At first, I wasn’t sure if I “liked” this battlefield’s springtime look since both First and Second Bull Run were summer battles with taller grass, hot and humid days, and plenty of bugs. Eventually, though I let the thoughts of “this wasn’t what it looked like when they lined up on the field” slip away, and I simply enjoyed the springtime moments…trying to captures some special images before the next rain showers started sprinkling the area.

Hopefully, you’ll enjoy this glimpse and be inspired to do a little battlefielding in the coming weeks!

Daffodils bloom near Henry House, quietly nodding at the silent cannons nearby.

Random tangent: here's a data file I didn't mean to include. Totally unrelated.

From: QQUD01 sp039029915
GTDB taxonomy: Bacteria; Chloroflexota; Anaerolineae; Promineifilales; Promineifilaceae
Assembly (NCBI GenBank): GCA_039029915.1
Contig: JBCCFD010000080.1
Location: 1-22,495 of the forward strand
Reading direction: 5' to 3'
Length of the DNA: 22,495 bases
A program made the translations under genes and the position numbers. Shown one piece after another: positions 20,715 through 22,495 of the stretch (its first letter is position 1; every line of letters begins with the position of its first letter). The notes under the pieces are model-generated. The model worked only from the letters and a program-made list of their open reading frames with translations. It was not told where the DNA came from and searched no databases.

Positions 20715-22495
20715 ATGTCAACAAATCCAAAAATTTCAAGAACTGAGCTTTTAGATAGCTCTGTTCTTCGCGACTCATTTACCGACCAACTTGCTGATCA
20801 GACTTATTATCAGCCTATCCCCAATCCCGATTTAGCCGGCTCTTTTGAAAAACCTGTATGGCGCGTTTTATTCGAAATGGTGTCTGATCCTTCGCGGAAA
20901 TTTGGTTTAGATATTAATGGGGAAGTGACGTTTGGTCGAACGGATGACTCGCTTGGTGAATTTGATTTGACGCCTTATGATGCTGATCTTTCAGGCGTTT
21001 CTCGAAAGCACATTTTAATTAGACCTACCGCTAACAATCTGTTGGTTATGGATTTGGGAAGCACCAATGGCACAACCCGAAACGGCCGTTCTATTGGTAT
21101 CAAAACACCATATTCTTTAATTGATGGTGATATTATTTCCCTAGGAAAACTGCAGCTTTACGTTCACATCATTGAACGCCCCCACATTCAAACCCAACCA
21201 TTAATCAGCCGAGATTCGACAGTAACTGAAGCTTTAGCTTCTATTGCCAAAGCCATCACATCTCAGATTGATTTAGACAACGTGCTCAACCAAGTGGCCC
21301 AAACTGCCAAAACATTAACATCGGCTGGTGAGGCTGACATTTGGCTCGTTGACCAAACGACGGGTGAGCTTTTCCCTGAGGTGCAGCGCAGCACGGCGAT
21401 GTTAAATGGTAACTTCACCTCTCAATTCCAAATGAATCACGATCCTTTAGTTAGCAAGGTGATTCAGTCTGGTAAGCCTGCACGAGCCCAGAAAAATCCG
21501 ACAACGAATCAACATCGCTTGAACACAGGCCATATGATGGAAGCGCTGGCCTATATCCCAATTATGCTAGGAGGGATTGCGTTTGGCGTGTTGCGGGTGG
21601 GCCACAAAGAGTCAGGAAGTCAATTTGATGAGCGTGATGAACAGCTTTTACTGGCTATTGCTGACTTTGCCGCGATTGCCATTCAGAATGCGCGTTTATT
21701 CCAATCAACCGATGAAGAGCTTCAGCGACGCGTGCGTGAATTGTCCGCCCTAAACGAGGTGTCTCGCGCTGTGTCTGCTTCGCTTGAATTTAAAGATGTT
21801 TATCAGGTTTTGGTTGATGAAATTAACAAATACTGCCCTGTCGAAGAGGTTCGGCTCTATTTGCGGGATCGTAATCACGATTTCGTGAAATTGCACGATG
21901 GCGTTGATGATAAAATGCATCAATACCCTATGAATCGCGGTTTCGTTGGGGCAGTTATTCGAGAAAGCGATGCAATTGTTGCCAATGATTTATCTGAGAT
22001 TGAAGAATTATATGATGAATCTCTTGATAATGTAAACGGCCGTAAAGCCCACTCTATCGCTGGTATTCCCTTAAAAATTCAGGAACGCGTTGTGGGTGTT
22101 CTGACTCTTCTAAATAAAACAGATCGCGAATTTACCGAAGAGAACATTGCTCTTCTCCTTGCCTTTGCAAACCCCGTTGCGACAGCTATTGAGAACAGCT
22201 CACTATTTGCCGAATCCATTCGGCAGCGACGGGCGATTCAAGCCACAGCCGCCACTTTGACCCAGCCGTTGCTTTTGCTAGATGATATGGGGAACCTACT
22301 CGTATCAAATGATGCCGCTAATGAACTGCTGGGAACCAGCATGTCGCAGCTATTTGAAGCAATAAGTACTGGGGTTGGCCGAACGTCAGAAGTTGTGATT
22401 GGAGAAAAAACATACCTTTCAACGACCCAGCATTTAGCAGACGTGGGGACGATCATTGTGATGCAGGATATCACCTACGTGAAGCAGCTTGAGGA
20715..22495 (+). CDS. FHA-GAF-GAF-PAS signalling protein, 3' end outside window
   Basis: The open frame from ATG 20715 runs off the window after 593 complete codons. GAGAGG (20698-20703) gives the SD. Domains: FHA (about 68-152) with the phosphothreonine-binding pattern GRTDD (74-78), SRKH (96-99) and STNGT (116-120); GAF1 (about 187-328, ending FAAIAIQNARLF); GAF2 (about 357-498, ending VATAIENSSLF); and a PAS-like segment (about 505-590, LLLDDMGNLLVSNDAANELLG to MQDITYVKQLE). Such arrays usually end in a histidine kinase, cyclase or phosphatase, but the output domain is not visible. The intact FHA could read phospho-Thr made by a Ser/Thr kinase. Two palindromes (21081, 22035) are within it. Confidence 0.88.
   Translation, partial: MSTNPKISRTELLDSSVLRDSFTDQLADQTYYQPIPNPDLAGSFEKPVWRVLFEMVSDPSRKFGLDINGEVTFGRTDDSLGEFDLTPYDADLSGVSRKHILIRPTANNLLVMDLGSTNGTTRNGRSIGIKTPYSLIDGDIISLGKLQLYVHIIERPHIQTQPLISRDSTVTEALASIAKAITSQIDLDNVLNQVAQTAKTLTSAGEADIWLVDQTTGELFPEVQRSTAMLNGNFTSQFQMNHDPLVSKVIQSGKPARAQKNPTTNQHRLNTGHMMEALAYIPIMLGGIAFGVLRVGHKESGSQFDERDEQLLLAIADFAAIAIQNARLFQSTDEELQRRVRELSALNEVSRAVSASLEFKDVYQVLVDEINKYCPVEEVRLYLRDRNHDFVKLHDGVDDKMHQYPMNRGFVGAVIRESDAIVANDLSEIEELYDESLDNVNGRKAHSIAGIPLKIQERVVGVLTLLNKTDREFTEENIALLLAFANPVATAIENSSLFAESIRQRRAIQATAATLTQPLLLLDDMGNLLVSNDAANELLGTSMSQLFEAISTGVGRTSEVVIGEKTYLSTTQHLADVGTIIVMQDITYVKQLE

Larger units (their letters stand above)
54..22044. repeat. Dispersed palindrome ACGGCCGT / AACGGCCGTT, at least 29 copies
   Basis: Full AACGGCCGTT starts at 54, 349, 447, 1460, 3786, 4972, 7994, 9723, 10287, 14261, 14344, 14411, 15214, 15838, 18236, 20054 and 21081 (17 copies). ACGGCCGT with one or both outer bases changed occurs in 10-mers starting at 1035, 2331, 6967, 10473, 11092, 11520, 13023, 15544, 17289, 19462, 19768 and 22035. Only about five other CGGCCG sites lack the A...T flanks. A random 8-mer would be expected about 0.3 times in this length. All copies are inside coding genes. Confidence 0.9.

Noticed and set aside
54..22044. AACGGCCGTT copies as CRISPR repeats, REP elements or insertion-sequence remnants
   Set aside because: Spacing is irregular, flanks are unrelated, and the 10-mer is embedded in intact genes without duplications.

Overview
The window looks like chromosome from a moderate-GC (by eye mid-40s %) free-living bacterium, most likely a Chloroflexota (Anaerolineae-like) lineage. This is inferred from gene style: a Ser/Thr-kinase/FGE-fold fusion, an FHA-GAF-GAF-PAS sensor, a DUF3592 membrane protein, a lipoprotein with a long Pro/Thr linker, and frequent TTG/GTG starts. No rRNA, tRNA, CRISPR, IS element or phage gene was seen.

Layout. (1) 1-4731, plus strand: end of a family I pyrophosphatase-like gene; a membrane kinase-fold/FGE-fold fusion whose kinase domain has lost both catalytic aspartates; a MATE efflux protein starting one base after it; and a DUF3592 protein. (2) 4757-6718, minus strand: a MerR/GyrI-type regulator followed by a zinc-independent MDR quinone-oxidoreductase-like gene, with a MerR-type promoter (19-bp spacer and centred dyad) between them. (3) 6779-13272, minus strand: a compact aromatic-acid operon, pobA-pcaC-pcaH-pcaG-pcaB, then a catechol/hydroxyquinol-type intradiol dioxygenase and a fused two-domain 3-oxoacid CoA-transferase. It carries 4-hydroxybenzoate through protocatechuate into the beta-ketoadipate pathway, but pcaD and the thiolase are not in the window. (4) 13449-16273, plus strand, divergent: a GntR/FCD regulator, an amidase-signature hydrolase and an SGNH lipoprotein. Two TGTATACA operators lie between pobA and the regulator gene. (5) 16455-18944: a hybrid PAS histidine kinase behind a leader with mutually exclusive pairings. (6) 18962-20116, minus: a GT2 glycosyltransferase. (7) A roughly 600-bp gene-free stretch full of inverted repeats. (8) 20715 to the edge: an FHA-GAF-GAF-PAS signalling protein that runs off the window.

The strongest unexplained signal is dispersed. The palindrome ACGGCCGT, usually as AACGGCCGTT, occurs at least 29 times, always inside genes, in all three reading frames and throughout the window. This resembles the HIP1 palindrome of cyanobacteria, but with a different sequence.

Tiny flowers sprout near Judith Henry’s grave on Henry House Hill – a sweet, sad offering for this widow who was a civilian casualty during the first major battle of the war.

Don’t blink! These tiny shoots will become the trees’ bright green foliage of late spring and summer faster than you can say, “There stands Jackson like a stonewall! Rally behind the Virginians!” (Well, almost…)

And speaking of “Stonewall”… A new perspective with nature taking the focus and letting man (or in this image, the statue) become the background.

Red bud trees bursting into color – harmless, peaceful. Nothing like bursting shells seen long ago on this battlefield.

I wonder if this is what the fields might have looked like early in the spring of 1861, just as Fort Sumter’s fight erupted and the war began. The grasses just beginning to grow. As the volunteers made army numbers grow. White blossoms covering the trees. As red blood would cover summer’s fields.

I wonder about all this during a springtime wander…

ECW Weekender: Mary Todd Lincoln House